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Japan plans to droop its personal Osprey flights after a deadly US Air Drive crash of the plane

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TOKYO — Japan plans to droop its personal Osprey flights after a U.S. Air Drive Osprey based mostly in Japan crashed into waters off the southern coast throughout a coaching mission, stories stated Thursday.

Kyodo new company says a senior Protection Ministry official, Taro Yamato, informed a parliamentary listening to that Japan plans to droop flights of Ospreys in the intervening time.

There have been no different instant particulars.

A U.S. Air Drive Osprey based mostly in Japan crashed throughout a coaching mission Wednesday off of the nation’s southern coast, killing no less than one of many eight crew members.

The reason for the crash and the standing of the seven others on board weren’t instantly recognized, Japanese coast guard spokesperson Kazuo Ogawa stated. The coast guard deliberate to proceed looking out by the night time.

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The Osprey is a hybrid plane that takes off and lands like a helicopter, however throughout flight it could rotate its propellers ahead and cruise a lot quicker like an airplane.

Ospreys have had a variety of crashes, together with in Japan, the place they’re used at U.S. and Japanese army bases. In Okinawa, the place about half of the 50,000 American troops are based mostly, Gov. Denny Tamaki informed reporters Wednesday that he would ask the U.S. army to droop all Osprey flights in Japan.

Ogawa stated the coast guard obtained an emergency name Wednesday afternoon from a fishing boat close to the crash web site off Yakushima, an island south of Kagoshima on the southern predominant island of Kyushu.

Coast guard plane and patrol boats discovered one male crew member, who was later pronounced {dead} by a health care provider, Ogawa stated. Additionally they discovered particles believed to be from the plane and an empty inflatable life raft about 1 kilometer (0.6 miles) off the japanese coast of Yakushima, he stated.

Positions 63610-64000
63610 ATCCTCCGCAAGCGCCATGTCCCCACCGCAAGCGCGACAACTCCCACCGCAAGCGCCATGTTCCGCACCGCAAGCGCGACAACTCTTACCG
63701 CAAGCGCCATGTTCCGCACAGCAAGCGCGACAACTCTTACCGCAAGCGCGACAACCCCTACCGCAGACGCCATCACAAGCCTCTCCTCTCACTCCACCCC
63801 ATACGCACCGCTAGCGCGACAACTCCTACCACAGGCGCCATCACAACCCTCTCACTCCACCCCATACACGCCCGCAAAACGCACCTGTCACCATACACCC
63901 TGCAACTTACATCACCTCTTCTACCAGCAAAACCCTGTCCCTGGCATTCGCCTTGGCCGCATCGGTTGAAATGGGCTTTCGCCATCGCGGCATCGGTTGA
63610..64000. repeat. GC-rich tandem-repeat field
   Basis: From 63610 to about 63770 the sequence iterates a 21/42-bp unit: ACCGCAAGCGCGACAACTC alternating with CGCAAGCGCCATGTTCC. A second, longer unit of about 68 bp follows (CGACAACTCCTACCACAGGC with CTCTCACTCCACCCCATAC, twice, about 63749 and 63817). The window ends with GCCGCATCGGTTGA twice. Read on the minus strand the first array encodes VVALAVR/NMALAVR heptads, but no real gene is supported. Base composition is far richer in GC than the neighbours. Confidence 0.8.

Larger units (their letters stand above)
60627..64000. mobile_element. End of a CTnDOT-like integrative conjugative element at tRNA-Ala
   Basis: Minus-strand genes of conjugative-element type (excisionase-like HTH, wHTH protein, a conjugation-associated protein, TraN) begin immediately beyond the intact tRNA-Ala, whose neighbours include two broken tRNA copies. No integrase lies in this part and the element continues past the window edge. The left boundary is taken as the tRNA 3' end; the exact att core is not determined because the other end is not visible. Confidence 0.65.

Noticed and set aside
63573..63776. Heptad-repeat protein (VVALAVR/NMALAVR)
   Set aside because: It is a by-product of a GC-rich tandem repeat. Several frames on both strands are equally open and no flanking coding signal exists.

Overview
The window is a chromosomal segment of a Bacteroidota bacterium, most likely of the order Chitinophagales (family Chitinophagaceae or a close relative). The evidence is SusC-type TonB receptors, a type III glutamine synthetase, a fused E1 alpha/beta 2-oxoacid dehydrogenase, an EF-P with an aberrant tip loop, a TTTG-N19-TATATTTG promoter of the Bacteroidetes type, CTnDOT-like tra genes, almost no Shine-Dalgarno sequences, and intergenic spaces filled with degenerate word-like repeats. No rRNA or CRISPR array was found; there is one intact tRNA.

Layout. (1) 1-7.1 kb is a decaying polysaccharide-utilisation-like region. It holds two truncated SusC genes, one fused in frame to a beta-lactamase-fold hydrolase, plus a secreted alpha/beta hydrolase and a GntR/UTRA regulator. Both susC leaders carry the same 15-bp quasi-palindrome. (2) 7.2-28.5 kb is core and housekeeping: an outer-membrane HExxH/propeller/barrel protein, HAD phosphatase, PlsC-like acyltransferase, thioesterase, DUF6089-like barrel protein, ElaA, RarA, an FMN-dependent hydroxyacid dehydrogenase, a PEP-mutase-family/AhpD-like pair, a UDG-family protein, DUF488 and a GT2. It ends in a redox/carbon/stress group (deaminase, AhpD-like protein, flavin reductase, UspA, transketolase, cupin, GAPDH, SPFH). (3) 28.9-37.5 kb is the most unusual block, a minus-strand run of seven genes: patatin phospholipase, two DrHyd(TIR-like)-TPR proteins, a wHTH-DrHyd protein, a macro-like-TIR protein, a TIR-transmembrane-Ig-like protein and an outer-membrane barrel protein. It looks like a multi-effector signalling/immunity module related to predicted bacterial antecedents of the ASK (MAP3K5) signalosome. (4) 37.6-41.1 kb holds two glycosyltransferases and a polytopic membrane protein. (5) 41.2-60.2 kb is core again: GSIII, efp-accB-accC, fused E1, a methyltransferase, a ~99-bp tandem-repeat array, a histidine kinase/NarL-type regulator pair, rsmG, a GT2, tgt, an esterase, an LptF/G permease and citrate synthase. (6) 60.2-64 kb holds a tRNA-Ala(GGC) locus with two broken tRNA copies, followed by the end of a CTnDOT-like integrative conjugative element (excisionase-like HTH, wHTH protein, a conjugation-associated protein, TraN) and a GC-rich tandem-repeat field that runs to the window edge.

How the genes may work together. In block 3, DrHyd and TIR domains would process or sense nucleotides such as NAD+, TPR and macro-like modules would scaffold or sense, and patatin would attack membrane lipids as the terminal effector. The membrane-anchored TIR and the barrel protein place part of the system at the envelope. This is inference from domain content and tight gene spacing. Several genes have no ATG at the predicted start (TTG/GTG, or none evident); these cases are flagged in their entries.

The coast guard stated it deliberate to proceed looking out by the night time.

Japanese Chief Cupboard Secretary Hirokazu Matsuno stated the Osprey disappeared from radar a couple of minutes earlier than the coast guard obtained the emergency name. The plane requested an emergency touchdown on the Yakushima airport about 5 minutes earlier than it was misplaced from radar, NHK public tv and different information retailers reported.

NHK quoted a Yakushima resident as saying he noticed the plane turned the other way up, with hearth coming from one in all its engines, after which an explosion earlier than it fell to the ocean.

U.S. Air Drive Particular Operations Command stated in an announcement that the CV-22B Osprey was from Yokota Air Base and assigned to the 353rd Particular Operations Wing.

Ogawa stated the plane had departed from the U.S. Marine Corps Air Station Iwakuni in Yamaguchi prefecture and crashed on its method to Kadena Air Base on Okinawa.

Japanese Vice Protection Minister Hiroyuki Miyazawa stated it had tried an emergency sea touchdown and quoted the U.S. army as saying its pilot “did the whole lot doable till the final minute.”

Yokota Air Base is residence to U.S. Forces Japan and the Fifth Air Drive. Six CV-22 Ospreys have been deployed at Yokota, together with the one which crashed.

Whereas the U.S. Marine Corps flies a lot of the Ospreys based mostly in Japan, the Air Drive additionally has some deployed there.

Final 12 months, Air Drive Particular Operations Command ordered a short lived stand down of its Osprey fleet following back-to-back security incidents the place the Osprey clutch slipped, inflicting an uneven distribution of energy to Osprey’s rotors.

The Marine Corps and Navy have reported comparable clutch slips, and every service has labored to deal with the problem of their plane, nonetheless clutch failure was additionally cited in a 2022 deadly U.S. Marine Corps Osprey crash that killed 5.

In response to the investigation of that crash, “twin arduous clutch engagement” led to engine failure.

Individually, a U.S. Marine Corps Osprey with 23 Marines aboard crashed on a northern Australian island in August, killing three Marines and critically injuring no less than 5 others who had been onboard throughout a multinational coaching train.


Copp reported from Washington.

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